Sunday, February 23, 2020

Cessna 560 Citation Encore, N654CE: Accident occurred February 12, 2020 in Benbrook, Tarrant County, Texas

The National Transportation Safety Board did not travel to the scene of this accident.

Additional Participating Entities: 
Federal Aviation Administration / Flight Standards District Office; Lubbock, Texas
Textron Aviation; Wichita, Kansas 

Aviation Accident Preliminary Report - National Transportation Safety Board:  https://app.ntsb.gov/pdf

https://registry.faa.gov/N654CE

Location: Benbrook, TX
Accident Number: CEN20LA082
Date & Time: 02/12/2020, 1527 CST
Registration:N654CE 
Aircraft: Cessna 560
Injuries: 2 None
Flight Conducted Under: Part 91: General Aviation - Executive/Corporate 

On February 12, 2020, about 1527 central standard time, a Cessna 560 (Citation Encore) airplane, N654CE, was substantially damaged when two engine cowlings departed the airplane inflight over Benbrook, Texas. The air transport pilot and the one passenger were not injured. The airplane was registered to and operated by SC Cole Aviation, LLC, under the provisions of Title 14 Code of Federal Regulations Part 91 as a corporate flight. Visual meteorological conditions prevailed for the flight, which operated on an instrument flight rules flight plan. The flight originated from the Dallas Love Field Airport (DAL), Dallas, Texas, at 1517, and was enroute to the Midland International Air and Space Port Airport (MAF), Midland, Texas.

The airplane was climbing through flight level (FL) 225 for FL 380, when the pilot heard a "loud crashing noise" followed by a "turbulent air sound" he described as similar to flying with the main landing gear extended. At time of the initial noise, the pilot reported the airplane was on a heading of 255°, the airspeed was about 265 to 270 kts, and the autopilot system was engaged. The autopilot system was set to lateral navigation (flight management system 1) and the vertical speed was set for 1,500 ft per minute for climbing. The power was set to the climb N1 (the rotational speed of the low-pressure engine spool and the primary indication of engine thrust) setting as given by the N1 computer system.

The pilot reacted to the initial noise by disconnecting the autopilot system, announcing the issue to air traffic control (ATC), slowing down the airplane to 170 kts, and descending to 11,000 ft above mean sea level. There were no master caution or warning lights illuminated on the cockpit annunciation panel. The pilot initially thought the airplane hada main landing gear malfunction based of the sound of the airflow around the cabin. The pilot slowed the airplane further, cycled the main landing gear, cycled the flaps, and moved the flight controls. He reported everything checked out normal except the "turbulent air sound" which was exacerbated with rudder movement. The pilot decided the main landing gear was functioning normally and there was a problem with the empennage.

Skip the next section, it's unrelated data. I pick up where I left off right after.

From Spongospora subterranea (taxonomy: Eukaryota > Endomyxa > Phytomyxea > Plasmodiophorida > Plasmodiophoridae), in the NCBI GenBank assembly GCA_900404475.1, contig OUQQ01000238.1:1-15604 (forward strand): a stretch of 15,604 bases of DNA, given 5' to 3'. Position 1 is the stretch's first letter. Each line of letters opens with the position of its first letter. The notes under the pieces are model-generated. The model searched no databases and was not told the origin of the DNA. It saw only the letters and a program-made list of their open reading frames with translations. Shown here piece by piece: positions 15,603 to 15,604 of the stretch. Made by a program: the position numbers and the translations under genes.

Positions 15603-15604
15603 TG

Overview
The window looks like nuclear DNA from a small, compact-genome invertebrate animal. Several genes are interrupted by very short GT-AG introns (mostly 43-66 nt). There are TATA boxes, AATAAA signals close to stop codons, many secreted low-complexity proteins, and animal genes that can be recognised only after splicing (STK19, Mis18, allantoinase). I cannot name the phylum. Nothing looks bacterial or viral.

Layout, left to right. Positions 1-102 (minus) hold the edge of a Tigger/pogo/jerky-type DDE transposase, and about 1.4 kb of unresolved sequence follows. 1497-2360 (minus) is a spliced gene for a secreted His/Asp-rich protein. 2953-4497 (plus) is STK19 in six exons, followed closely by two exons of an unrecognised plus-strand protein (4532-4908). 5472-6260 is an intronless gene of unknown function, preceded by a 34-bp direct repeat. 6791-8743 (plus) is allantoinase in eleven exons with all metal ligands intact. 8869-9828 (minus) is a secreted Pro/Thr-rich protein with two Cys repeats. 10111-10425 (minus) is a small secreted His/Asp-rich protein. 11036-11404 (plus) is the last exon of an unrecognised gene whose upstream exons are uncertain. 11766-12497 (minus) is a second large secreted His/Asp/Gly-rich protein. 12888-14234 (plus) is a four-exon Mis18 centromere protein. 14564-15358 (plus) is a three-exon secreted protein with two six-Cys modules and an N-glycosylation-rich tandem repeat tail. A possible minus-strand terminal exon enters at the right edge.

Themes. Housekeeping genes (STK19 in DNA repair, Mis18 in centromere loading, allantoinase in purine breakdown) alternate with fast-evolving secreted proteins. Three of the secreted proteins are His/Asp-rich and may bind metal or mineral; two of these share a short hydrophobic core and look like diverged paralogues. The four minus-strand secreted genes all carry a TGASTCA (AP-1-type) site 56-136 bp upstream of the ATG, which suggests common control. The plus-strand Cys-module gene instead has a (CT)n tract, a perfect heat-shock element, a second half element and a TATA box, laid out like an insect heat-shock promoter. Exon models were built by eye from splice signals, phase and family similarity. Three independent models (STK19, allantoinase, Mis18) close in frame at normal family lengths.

The pilot located the closest airport with a paved runway greater than a 5,000 ft length, contacted ATC, and proceeded to land at the Mineral Wells Airport (MWL), Mineral Wells, Texas. The pilot executed an uneventful landing at 1545 and shutdown the airplane without further incident. He reported that during the landing, he did not notice any abnormalities with the airplane and the flight controls felt "fine."

A postlanding inspection revealed the top and bottom cowling for the number 2 (right) engine were missing as shown below in figure 1.

Figure 1 - View of the number 2 engine with a portion of the fractured top cowling still attached.
 (Courtesy of the operator)

A portion of the separated cowlings was found wrapped around the inboard section of the right horizontal stabilizer. A portion of the separated cowlings impacted the area between the leading edge of the vertical stabilizer and the top of the fuselage, resulting in substantial damage as shown below in figure 2.


Figure 2 - View of a portion of the separated cowlings wrapped around the right horizontal stabilizer and the substantial damage sustained to the vertical stabilizer and to the fuselage.
(Courtesy of the operator) 

The remaining pieces of the separated cowlings have not been recovered. The airplane was secured for a future examination of the airframe.

According to the operator, the airplane was maintained through an Approved Aircraft Inspection Program and the last maintenance work performed on the right engine occurred 153.6 flight hours prior to the accident.

Aircraft and Owner/Operator Information

Aircraft Make: Cessna
Registration: N654CE
Model/Series: 560 ENCORE
Aircraft Category: Airplane
Amateur Built: No
Operator: SC Cole Aviation, LLC
Operating Certificate(s) Held: None

Meteorological Information and Flight Plan

Conditions at Accident Site: Visual Conditions
Condition of Light: Day
Observation Facility, Elevation: KNFW, 608 ft msl
Observation Time: 2052 UTC
Distance from Accident Site: 6 Nautical Miles
Temperature/Dew Point: 9°C / 5°C
Lowest Cloud Condition:
Wind Speed/Gusts, Direction: 11 knots / , 270°
Lowest Ceiling: Overcast / 2200 ft agl
Visibility:  7 Miles
Altimeter Setting: 29.85 inches Hg
Type of Flight Plan Filed: IFR
Departure Point: Dallas, TX (DAL)
Destination: Midland, TX (MAF)

Wreckage and Impact Information

Crew Injuries: 1 None
Aircraft Damage: Substantial
Passenger Injuries: 1 None
Aircraft Fire: None
Ground Injuries: N/A
Aircraft Explosion:None 
Total Injuries: 2 None
Latitude, Longitude: 32.673056, -97.460833 (est)

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